Human rights lawyers have launched a scathing attack on the Home Office for failing to grant asylum to an 11-year-old girl found by judges to be at high risk of female genital mutilation if removed from Britain.
The girl, who is thriving at school and only speaks English, was brought to the UK in 2012 by her mother, herself a victim of what is known as type 3 FGM whose two sisters died after being cut in their native Sudan.
Charlotte Proudman, a barrister on the mother’s legal team, has accused the Home Office of hypocrisy in digging its heels in over the case and says its unwillingness to protect the girl makes a mockery of FGM protection orders, designed to stop those at risk being taken abroad.
Her comments come after Priti Patel, the home secretary, mounted a costly legal challenge around the family court’s role in risk assessing the girl, which was dismissed in a landmark case at the court of appeal on 15 June.
Proudman, who specialises in cases of gender-based violence, said: “It is appalling and shameful the home secretary is wasting taxpayers’ money to score points around policy yet amid the political jostling is prepared to risk the effective torture of this girl.
“With one hand the department is pursuing FGM prosecutions in Britain. With the other it is sending girls abroad to get cut, simply because they are not British.”
The mother’s claim for asylum was rejected after officials deemed she lacked credibility. But it later transpired through family court proceedings she was a reliable – albeit highly traumatised – witness.
Proudman said: “This woman is the most vulnerable client I’ve seen in a decade. Irrespective of her assessment, her child should not be punished for her immigration status. I’m deeply concerned the Home Office is making unsafe decisions leaving children at risk of harm or even death.”
The single mother, who brought her daughter to Britain to protect her from FGM, exhausted her appeal rights in 2018 and was given notice of the family’s removal to Bahrain where they lived before coming to the UK.
The day before she was due to board a plane, Suffolk county council obtained an FGM protection order, preventing the girl’s departure.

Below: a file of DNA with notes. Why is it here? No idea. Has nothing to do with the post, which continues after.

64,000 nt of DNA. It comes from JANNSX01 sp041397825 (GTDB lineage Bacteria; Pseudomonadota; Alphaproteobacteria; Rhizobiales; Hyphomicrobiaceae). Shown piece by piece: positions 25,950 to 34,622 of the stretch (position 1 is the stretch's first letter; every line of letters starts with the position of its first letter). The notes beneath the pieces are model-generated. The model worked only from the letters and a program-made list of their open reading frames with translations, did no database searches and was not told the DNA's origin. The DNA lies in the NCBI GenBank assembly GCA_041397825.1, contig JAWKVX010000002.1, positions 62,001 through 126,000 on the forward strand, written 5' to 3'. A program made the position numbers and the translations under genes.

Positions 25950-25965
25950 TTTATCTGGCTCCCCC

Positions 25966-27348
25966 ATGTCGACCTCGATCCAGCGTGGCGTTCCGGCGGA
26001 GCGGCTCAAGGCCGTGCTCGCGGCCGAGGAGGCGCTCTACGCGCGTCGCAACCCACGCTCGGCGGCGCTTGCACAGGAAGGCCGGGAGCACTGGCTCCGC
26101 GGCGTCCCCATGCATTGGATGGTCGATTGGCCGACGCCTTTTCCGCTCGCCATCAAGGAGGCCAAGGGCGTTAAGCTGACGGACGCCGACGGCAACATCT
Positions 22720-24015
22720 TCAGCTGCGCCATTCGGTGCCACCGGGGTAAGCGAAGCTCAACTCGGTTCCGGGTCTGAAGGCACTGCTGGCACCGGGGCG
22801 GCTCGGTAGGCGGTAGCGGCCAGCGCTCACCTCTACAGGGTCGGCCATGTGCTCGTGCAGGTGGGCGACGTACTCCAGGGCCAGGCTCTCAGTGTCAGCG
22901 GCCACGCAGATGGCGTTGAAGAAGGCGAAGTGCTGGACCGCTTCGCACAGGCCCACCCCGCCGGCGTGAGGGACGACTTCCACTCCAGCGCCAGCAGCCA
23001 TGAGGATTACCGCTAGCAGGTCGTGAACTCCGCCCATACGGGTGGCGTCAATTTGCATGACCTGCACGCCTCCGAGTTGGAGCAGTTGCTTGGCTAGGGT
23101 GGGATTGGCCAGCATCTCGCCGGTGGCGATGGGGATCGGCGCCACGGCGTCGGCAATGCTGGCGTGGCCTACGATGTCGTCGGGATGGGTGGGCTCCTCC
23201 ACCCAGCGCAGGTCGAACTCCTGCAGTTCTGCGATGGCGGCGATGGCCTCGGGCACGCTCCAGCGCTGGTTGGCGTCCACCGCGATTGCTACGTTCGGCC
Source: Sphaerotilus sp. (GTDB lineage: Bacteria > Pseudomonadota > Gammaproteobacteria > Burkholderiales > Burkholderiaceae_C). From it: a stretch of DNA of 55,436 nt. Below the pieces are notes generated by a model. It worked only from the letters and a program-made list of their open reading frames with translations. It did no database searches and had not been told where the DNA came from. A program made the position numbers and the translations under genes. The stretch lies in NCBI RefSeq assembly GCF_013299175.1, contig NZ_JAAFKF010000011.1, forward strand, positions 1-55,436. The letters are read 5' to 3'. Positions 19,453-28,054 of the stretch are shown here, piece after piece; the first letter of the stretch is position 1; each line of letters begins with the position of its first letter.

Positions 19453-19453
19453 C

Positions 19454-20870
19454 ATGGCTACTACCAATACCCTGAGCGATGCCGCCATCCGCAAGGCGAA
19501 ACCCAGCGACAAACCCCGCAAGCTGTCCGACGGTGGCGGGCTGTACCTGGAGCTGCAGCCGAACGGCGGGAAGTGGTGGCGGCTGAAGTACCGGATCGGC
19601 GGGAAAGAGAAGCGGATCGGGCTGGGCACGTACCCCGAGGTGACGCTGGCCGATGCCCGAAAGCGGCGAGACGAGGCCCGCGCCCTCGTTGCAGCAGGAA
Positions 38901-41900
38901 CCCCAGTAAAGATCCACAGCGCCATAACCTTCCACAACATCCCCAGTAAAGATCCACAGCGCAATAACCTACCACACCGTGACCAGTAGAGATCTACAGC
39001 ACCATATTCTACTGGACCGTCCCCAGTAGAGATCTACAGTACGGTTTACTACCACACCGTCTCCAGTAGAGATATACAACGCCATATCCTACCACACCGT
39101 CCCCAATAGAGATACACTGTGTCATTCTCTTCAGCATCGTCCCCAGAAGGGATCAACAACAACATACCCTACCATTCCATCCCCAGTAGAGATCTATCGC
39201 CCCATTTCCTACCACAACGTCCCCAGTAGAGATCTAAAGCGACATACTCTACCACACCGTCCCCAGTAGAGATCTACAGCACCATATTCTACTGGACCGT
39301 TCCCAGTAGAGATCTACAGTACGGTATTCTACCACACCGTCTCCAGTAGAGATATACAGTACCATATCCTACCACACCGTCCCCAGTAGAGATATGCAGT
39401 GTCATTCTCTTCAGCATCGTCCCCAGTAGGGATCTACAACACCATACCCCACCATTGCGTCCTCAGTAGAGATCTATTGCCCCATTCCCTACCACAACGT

Court documents explain the family were likely to be directed from Bahrain, where their citizenship has expired, back to Sudan. They are from North Kordofan state where the prevalence of FGM is 97.7%. Three of the girl’s cousins are known to have been cut.
After a series of hearings, Justice Newton concluded: “It is difficult to think of a more serious case where the risk to [the girl] of FGM is so high.”
Yet Patel launched an appeal claiming that the immigration court’s risk assessment of overseas FGM – “that there was no substantial grounds for believing there was a real risk” – should have been the starting point in the family court.
A court of appeal judge found the home secretary “misses the point” because assessing risk is different in the family court where the child’s welfare is central to inquiries – rather than simply being the dependent of an adult making a claim.
Proudman said: “They don’t have children’s guardians in the immigration courts and this girl’s vulnerabilities were not properly considered. If it weren’t for Suffolk county council she would have been on a plane.”
She added: “I work on a lot of these cases and not all local authorities are this proactive. This case shows how dangerous it is relying on the immigration courts to made decisions about the risk of FGM.”
Nuala Mole, founder of the AIRE Centre, a London-based legal charity, insists the government has a duty to protect vulnerable children from FGM. She said the tension between the two legal orders highlighted the need for a dedicated service within the immigration courts.
She said: “For the family courts considering whether to make an FGM protection order, the child’s welfare is paramount. It trumps everything else. The child is represented and has her own voice. In immigration proceedings the child’s interests do not take precedence over other issues.
Mole added: “Most significantly, the child is not normally represented or heard. That is why we have been asking for years for a dedicated immigration court for children to be established.”
The Home Office was contacted for a response but declined to comment.